Friday, July 9, 2010


Cha, Theresa Hak Kyung. Dictee. Berkeley, CA: University of California Press, 2001.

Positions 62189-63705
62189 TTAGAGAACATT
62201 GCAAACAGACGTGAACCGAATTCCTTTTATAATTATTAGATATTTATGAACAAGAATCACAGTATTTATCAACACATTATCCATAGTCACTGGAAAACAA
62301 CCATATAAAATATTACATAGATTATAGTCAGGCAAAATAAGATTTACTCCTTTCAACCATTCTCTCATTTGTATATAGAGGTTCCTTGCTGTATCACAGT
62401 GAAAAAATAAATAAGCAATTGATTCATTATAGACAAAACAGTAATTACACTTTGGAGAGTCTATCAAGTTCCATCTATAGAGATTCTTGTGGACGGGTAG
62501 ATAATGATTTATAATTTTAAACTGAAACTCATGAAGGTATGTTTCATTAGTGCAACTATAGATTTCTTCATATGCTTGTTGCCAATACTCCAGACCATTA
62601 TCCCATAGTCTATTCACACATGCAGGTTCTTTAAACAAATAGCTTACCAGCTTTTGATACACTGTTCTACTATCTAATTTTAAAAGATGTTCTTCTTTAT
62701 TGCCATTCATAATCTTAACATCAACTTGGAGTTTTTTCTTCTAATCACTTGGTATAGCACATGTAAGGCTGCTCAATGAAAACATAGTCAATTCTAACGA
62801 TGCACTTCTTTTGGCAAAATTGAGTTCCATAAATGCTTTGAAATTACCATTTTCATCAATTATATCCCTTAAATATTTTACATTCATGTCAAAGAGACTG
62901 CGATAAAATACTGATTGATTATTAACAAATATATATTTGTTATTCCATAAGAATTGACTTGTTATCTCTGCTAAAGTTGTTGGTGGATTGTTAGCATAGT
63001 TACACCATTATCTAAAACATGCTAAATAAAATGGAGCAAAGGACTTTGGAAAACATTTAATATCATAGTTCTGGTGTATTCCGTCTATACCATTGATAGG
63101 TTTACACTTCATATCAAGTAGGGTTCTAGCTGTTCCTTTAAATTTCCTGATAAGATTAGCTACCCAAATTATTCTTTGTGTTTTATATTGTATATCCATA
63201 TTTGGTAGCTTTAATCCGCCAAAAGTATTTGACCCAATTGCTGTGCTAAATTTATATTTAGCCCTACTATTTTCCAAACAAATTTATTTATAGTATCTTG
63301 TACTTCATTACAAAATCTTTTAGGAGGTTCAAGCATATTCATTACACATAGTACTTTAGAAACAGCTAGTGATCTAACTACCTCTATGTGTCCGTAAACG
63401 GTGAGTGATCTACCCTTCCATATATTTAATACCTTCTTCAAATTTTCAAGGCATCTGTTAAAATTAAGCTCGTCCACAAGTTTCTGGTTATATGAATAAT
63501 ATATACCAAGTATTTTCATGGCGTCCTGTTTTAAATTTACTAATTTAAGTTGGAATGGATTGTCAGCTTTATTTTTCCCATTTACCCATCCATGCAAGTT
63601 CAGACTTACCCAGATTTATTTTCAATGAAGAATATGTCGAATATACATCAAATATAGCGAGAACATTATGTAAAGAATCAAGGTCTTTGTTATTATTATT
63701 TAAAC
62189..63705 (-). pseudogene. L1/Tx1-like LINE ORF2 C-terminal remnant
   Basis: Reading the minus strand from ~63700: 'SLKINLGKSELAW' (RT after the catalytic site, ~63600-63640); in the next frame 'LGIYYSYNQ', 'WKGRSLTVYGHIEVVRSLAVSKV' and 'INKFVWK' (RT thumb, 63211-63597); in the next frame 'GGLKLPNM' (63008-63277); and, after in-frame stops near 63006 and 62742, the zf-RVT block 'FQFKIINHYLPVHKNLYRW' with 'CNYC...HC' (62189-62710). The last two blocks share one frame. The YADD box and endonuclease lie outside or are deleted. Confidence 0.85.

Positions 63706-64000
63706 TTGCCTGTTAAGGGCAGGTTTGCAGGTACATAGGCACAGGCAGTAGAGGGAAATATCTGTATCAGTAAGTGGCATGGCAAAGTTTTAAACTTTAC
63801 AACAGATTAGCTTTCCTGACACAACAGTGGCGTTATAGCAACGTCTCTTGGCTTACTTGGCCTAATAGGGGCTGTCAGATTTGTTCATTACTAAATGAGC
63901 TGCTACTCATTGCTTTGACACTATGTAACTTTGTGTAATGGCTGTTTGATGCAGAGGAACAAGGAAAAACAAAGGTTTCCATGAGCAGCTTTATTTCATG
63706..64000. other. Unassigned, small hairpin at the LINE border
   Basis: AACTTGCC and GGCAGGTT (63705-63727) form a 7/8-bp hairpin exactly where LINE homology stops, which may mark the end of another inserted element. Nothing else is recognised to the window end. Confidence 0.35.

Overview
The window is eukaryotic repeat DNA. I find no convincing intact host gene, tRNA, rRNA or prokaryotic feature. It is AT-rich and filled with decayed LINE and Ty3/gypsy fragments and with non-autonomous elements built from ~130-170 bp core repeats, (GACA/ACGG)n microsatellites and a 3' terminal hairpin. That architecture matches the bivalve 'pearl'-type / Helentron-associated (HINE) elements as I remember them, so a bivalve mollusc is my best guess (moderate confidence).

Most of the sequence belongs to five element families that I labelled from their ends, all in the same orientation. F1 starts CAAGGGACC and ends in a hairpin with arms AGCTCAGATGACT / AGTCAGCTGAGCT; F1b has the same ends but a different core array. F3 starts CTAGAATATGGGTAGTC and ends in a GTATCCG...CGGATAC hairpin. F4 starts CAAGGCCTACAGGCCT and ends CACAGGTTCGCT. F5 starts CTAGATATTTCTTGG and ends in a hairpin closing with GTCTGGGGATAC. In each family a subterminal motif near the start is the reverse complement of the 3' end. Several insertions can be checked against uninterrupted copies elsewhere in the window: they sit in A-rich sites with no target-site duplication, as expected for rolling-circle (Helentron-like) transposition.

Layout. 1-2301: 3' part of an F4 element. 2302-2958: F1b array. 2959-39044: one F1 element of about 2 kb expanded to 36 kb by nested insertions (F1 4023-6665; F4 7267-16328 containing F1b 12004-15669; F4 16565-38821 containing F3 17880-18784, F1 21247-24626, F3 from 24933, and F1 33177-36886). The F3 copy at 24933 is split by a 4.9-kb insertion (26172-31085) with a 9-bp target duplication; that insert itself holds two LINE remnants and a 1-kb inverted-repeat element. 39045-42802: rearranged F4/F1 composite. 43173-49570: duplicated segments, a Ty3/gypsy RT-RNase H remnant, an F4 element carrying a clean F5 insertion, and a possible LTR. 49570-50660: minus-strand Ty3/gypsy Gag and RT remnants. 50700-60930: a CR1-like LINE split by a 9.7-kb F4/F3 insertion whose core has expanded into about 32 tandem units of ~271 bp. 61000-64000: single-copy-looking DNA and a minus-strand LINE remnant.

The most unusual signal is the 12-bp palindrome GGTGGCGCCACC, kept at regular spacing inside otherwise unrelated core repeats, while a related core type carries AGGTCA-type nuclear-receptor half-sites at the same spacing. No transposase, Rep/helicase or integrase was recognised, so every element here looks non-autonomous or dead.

Dictee begins with two paragraphs, one written in French and one in English, that signal a code-switching found throughout the remainder of the text. Alternating between these aforementioned, Western languages, as well as Chinese, Cha's book makes literal the Japanese suppression of Korea's native tongue, which forced Koreans to “speak in the tongue the mandatory language” that “is not [their] own,” requiring them to be “Bi-ligual” and “Tri-lingual,” and erasing “The tongue that is forbidden...[their] mother tongue” (45). But the process of language acquisition, of becoming bi- and trilingual, is a stammering and difficult one; both the form and content of Cha's prose indicate this. Readers discover that, when writing, the author “mimicks the speaking. That might resemble speech...Bared noise, groan, bits torn from words...she resorts to mimicking gestures with the mouth” (3). The “noise” and “groan[s],” as one would expect, do not adhere to “proper” grammatical requirements; more often than not, the author composes her written words in a staccato and fragmented manner. For example: “She takes. She takes the pause. Slowly. From the thick. The thickness. From weighted motion upwards. Slowed” (5). The hyperbolic use of periods mimics the “Broken speech [and] Pigeon tongue” (161) Cha spoke in once exiled from Korea. Moreover, upon moving to Paris, and then to the United States, “someone” took her “identity and replaced it with their” own (56) by culturally mandating her to speak in French and English. In addition to focusing on the relationship between identity and language, idiosyncratic grammar encourages readers to conceptualize the embodiment of language: the voice as an intensive and affective tool. For instance, Cha writes: “Stop. Start. Starts./ Contractions. Noise. Semblance of noise./ Broken speech. One to one. At a time./ Cracked tongue. Broken tongue” (75). On the page facing this poem about the “Starts” and “Stop[s]” of “Broken speech” formed by a “Cracked” and “Broken” tongue, there are several anatomical diagrams of the human larynx. Through the juxtaposition of images and text, the author highlights or intensifies the concept of voice, and language which voice produces, as a physical apparatus, not merely an abstract system indicated by a series of recurring inscriptions. To this extent, when one switches from language to language, the body (i.e. the tongue and larynx) must move, literally, in markedly different patterns. Acquiring these patterns of movement sometimes necessitates that a speaker enter a linguistic “void” (73) wherein nothing is voiced, at other times utter “Remnants” that are “Missing” (69) integral aspects of this new language, and, occasionally, vocalize nothing more than a guttural “Noise” (75). The incorporation of images into Dictee, though, most often elicits pathos from the viewer. In order to do so, Cha uses close-up head-shots of Korean women, engendering a humanistic empathy so as to personalize the “atrocities, conquest, betrayal, invasion, [and] destruction” she and other Koreans suffered. While these images are most prolific throughout the collection, there are several pages of reproduced, handwritten notes and letters as well. Inserting these reproductions into the fabric of the text produces, once again, an intensifying effect that reinforces the “authenticity” of Cha's life-story: this is no work of fiction, but a harrowing autobiography that documents oppression, displacement, and cultural erasure created by a hand, a body, a woman attempting “to write [so] she could continue to live...without ceasing” (141). A final aesthetic point that merits attention is the narrative arc of Dictee. While, indeed, the book does tell a story, its “Narrative shifts, discovers variation” (145), by avoiding chronological progression, abruptly oscillating between characters and point-of-view, as well as altering its mode of conveyance (e.g. verse, standard prose, poetic prose, letters, images, quotation, historical accounts, etc.). To wit, Dictee “follows no progression in particular of the narrative but submits only to the timelessness created in [Cha's] body” (149). In other words, Cha's book does not succumb to traditional (i.e. imperialistic) narrative form and its adherence to comprehensible, temporal spaces, but, instead, is “created in her body,” embodied, and thus an extension of her tangible self.

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